The first half of the New England Patriots’ regular season is in the books and the team was able to meet all of its challenges so far. The reigning world champions cruised to an 8-0 record, in large part because of a defense that has played lights out and leads the league in multiple categories — including the most important one: points allowed. The unit has surrendered just five points per game so far, easily the best number in the NFL.
But what makes the Patriots’ defense so good? And what are the contributing factors to it playing at a historically high level? According to head coach Bill Belichick, the answer lies with the players. That being said, a team can have the most talented players and still struggle — see the Cleveland Browns, who just fell to 2-5 after losing in Foxborough on Sunday — if those players do not perform. And perform, the Patriots defense did so far.
Let us therefore take a look at eight numbers that further illustrate New England’s dominance on this side of the ball over the team’s first two quarters of the season.
There are multiple methods of measuring individual or team success in the NFL, but one of the most intriguing is Football Outsiders’ DVOA statistic. By its own definition, it essentially compares “success on every single play to a league average based on situation and opponent.” For the offense, this means that the higher the number the better a player or the unit as a whole performs when evaluated against others in the same situation.
Defensively, on the other hand, a negative number would be preferred as it indicates that clubs have below-average success when going against this particular unit. And so far this year, no team has reached a lower number than the Patriots whose -49.7% DVOA clearly leads the league. In fact, the team is on track to break the salary cap era record set by the 2002 Tampa Bay Buccaneers, who finished the season with a DVOA of -31.8%.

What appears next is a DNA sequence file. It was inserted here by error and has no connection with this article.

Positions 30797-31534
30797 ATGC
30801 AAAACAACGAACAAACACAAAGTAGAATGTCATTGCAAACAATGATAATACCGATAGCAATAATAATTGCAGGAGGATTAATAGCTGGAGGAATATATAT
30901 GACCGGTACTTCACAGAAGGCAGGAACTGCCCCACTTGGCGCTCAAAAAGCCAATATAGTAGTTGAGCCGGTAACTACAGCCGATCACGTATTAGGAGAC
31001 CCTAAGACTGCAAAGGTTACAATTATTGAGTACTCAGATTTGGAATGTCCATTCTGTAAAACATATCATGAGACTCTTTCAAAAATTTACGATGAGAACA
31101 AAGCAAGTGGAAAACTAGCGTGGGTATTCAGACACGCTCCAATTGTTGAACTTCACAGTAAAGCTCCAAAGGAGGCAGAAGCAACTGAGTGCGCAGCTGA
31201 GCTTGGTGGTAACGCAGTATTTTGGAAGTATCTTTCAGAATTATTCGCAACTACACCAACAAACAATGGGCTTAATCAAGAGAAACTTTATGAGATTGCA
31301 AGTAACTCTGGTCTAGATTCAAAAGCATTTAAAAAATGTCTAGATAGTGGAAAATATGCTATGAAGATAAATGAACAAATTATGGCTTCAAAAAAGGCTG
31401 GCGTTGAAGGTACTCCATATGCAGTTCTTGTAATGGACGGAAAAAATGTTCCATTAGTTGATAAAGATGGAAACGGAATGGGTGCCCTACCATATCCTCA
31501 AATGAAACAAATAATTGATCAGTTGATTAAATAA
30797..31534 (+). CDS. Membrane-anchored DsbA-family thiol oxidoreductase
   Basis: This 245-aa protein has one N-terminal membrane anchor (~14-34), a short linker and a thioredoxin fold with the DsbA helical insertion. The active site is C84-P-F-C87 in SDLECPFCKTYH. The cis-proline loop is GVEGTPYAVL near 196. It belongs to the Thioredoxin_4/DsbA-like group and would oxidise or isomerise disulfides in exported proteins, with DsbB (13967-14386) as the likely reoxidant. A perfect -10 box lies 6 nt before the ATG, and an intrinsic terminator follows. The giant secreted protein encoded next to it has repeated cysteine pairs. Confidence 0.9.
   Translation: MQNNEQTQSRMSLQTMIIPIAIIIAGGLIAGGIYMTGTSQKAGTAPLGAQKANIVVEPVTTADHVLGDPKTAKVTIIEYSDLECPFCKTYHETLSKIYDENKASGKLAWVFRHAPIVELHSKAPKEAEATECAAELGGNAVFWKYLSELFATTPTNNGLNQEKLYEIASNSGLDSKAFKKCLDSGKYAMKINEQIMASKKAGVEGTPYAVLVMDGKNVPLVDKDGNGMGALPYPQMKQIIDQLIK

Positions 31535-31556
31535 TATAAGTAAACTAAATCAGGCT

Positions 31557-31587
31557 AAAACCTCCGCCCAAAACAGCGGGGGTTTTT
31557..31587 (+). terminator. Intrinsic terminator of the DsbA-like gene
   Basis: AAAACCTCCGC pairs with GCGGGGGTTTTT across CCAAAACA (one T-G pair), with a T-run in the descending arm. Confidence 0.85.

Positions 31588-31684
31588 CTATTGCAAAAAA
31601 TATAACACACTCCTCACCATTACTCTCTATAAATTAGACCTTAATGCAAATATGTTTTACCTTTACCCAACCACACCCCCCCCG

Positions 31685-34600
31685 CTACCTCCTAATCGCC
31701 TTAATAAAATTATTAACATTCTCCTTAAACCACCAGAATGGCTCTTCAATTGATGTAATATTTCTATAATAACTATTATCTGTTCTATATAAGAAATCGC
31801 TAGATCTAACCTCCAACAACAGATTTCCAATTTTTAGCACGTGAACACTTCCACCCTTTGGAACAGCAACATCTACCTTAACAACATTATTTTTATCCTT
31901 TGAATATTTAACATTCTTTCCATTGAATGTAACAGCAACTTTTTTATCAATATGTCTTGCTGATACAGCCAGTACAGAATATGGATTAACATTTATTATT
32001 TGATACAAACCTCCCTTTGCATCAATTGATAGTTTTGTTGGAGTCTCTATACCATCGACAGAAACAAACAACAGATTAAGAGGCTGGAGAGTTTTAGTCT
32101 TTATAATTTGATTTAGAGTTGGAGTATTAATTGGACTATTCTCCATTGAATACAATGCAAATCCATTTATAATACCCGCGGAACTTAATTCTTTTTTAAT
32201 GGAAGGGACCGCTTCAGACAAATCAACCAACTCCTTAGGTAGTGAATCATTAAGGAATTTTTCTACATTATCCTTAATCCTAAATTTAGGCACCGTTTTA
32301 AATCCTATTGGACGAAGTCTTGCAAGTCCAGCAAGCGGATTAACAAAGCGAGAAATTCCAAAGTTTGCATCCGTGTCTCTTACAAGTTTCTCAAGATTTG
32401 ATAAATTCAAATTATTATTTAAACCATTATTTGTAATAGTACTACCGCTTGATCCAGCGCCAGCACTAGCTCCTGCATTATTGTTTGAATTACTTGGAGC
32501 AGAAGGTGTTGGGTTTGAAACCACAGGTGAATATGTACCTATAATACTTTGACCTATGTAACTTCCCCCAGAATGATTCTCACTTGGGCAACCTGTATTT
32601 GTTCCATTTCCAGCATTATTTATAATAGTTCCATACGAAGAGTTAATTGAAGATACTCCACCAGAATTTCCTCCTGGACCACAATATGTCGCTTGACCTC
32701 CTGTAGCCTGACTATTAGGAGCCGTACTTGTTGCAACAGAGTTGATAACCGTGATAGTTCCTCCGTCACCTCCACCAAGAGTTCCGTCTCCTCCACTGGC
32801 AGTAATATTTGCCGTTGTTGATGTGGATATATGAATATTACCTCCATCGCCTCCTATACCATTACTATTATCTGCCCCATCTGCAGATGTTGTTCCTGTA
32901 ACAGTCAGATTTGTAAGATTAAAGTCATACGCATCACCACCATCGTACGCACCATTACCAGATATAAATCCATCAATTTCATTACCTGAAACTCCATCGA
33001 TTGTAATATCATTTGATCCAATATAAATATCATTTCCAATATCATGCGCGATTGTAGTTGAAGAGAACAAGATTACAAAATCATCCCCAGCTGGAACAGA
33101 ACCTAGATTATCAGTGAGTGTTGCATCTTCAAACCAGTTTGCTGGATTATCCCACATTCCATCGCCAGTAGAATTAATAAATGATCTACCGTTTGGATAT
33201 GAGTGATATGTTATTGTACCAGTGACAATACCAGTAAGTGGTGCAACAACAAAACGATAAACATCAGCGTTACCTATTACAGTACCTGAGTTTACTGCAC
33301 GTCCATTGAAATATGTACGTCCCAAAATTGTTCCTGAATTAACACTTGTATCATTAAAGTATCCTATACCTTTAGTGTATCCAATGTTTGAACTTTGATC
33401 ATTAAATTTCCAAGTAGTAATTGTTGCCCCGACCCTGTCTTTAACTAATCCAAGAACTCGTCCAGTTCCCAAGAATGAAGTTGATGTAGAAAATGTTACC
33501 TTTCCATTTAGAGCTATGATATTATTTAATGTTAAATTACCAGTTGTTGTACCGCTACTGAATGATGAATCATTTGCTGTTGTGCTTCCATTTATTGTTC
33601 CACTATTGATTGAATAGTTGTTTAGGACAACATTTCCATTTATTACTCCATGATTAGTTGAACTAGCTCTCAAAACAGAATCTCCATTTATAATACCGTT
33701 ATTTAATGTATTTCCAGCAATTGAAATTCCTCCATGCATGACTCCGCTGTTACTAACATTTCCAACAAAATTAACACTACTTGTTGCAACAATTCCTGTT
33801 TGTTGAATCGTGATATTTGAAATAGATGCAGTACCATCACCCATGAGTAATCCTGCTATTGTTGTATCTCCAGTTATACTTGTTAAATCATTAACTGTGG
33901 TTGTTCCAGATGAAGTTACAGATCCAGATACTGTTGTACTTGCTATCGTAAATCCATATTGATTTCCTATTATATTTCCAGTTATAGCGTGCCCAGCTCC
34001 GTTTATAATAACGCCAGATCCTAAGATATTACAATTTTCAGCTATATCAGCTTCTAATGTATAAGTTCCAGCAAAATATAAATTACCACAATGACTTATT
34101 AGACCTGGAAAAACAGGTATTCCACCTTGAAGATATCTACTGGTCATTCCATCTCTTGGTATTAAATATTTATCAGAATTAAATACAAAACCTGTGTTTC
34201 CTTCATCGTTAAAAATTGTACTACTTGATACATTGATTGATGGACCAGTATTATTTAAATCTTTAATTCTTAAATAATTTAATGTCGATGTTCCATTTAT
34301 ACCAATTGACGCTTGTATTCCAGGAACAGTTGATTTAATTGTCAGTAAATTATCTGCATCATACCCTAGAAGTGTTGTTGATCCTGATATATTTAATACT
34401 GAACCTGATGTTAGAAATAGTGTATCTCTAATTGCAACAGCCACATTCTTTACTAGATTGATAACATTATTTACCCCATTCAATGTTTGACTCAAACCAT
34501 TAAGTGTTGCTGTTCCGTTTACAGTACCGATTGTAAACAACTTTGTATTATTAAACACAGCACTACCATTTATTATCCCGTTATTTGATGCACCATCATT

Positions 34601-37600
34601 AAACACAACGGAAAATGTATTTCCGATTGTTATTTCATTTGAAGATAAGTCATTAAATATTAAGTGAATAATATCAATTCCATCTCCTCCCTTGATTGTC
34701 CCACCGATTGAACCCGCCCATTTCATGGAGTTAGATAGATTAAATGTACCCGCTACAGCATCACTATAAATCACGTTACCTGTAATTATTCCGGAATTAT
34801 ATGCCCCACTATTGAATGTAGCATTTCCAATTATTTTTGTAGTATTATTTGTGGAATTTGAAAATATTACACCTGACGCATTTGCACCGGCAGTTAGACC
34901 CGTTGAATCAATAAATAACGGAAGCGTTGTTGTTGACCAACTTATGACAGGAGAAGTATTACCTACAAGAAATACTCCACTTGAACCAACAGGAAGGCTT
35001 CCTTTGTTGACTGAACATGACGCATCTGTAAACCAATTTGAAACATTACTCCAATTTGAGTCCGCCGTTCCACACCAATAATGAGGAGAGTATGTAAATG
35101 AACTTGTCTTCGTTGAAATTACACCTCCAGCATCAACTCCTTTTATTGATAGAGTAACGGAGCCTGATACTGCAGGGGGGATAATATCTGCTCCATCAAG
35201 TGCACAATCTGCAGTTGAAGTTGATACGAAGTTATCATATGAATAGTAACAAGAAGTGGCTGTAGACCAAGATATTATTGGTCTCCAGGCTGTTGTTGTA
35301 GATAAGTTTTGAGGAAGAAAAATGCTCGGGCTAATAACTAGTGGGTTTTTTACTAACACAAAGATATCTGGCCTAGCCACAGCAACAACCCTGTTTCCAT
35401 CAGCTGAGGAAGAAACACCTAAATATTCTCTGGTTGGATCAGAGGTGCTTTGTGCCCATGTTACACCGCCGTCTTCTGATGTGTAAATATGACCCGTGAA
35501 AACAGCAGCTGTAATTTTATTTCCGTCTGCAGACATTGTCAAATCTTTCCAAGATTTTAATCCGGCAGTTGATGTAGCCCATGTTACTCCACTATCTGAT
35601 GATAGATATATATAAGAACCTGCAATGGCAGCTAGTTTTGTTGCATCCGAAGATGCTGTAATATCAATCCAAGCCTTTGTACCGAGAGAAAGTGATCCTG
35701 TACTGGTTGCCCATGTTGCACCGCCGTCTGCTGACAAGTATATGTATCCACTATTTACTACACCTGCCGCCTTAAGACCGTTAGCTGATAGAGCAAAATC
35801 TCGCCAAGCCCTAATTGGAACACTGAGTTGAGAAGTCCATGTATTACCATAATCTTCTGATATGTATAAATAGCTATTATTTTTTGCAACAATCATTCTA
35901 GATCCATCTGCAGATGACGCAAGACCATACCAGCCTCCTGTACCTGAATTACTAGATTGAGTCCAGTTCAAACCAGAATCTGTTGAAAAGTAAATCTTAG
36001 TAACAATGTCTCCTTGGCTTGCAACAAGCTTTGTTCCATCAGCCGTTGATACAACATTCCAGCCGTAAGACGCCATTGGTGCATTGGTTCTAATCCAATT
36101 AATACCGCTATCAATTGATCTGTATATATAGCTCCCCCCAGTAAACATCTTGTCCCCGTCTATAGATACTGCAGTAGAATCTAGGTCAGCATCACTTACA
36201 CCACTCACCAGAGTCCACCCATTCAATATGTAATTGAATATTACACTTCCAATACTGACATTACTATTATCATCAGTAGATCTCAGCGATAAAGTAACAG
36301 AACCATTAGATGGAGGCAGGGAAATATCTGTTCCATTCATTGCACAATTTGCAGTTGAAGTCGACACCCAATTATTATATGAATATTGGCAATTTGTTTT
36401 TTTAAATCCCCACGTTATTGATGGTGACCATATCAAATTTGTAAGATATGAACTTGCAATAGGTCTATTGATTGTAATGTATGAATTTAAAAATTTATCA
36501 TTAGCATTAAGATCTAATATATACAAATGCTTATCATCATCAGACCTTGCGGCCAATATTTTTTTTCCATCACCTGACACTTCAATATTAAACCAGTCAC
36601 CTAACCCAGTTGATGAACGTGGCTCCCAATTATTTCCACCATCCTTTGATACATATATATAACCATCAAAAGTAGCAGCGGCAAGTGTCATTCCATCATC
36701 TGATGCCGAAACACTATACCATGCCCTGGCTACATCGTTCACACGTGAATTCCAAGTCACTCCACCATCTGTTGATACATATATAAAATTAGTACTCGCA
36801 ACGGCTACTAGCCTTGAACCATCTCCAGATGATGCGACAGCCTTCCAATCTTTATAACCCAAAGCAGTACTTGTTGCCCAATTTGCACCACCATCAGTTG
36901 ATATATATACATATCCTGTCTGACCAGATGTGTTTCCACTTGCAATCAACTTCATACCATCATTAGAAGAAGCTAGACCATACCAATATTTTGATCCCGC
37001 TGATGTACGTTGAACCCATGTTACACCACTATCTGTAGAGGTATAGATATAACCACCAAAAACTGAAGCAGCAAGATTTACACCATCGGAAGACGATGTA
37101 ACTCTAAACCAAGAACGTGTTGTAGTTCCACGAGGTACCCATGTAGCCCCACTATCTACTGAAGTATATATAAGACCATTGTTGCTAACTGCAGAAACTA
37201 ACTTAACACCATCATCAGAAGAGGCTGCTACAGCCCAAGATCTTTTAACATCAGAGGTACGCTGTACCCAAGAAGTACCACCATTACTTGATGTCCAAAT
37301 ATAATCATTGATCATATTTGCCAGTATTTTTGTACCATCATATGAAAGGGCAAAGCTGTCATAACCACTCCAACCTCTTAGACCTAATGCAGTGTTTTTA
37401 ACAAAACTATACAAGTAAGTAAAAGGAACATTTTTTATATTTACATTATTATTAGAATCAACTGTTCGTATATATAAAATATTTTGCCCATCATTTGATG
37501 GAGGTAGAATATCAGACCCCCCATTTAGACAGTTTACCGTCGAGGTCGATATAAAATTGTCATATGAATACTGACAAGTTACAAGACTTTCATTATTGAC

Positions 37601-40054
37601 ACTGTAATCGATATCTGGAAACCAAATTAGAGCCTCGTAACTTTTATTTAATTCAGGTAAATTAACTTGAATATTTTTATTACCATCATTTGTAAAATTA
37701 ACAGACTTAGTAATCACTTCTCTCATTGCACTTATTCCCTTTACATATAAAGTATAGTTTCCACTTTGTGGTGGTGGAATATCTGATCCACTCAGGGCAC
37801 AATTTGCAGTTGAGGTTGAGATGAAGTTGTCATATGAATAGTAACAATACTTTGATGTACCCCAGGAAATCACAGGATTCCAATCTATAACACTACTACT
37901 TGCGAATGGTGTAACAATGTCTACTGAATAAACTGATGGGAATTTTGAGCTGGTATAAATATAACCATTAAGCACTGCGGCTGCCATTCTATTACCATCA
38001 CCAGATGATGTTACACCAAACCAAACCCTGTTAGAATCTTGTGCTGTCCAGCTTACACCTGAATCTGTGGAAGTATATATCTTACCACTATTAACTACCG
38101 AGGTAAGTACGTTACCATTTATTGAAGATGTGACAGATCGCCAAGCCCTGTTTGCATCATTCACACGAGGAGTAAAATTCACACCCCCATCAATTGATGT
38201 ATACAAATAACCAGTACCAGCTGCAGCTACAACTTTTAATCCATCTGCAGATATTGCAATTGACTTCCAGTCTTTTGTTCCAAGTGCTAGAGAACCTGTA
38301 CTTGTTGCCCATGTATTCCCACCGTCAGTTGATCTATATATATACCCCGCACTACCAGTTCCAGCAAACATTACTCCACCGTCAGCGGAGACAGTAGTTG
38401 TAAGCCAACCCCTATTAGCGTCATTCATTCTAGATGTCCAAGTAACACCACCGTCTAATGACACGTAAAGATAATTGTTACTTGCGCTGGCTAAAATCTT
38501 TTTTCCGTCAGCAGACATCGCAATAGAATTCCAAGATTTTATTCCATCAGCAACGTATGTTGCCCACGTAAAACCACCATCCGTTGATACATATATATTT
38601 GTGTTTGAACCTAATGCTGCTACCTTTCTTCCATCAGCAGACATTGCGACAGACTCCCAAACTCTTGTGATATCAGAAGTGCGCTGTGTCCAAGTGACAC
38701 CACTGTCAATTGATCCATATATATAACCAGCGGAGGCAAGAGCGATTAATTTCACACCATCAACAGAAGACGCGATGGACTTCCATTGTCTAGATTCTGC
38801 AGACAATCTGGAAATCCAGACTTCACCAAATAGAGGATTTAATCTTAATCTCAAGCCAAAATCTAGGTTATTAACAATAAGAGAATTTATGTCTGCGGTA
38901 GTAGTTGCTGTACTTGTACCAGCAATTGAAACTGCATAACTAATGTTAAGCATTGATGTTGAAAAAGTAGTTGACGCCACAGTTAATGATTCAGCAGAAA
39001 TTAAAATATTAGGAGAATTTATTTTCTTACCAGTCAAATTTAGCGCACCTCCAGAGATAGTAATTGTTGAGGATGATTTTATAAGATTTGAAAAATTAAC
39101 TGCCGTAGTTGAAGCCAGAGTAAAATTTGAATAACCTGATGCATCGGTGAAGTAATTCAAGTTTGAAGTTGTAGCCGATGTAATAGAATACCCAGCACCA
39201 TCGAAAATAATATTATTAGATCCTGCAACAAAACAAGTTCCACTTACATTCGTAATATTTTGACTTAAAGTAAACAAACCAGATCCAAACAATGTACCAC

So far this season, teams have run 452 plays against the Patriots defense, gaining a combined 1,872 yards in the process for an average of 4.1 yards per play. The number ties New England with the 7-0 San Francisco 49ers for best in the league, and is clearly better than the 5.6 yards the average NFL team surrenders while on defense. While 4.1 yards per play does not seem to be a particularly impressive number, it does reflect the team’s ability to limit big plays and consistently force offenses in unfavorable situations.
As noted above, head coach Bill Belichick credited the players when speaking about the Patriots’ defensive success during a conference call on Monday. The team’s depth on this side of the ball is indeed a major reason for its dominance, and one number shows this better than any other: 11. So far this year, 11 different players on New England’s defense have registered turnovers either through interceptions or recovering fumbles.
Let’s take a look at them, with the number of turnovers contributed in parentheses:
FS Devin McCourty (6), LB Jamie Collins Sr. (4), CB Stephon Gilmore (3), LB Kyle Van Noy (2), CB J.C. Jackson (2), FS Duron Harmon (2), LB Dont’a Hightower (1), CB Jason McCourty (1), DT Lawrence Guy (1), LB John Simon (1), SS Terrence Brooks (1)
All in all, the unit has registered 24 takeaways so far this year — another number that leads the league: 19 of the opponents’ passes were picked off, with five fumbles forced and recovered by the Patriots as well.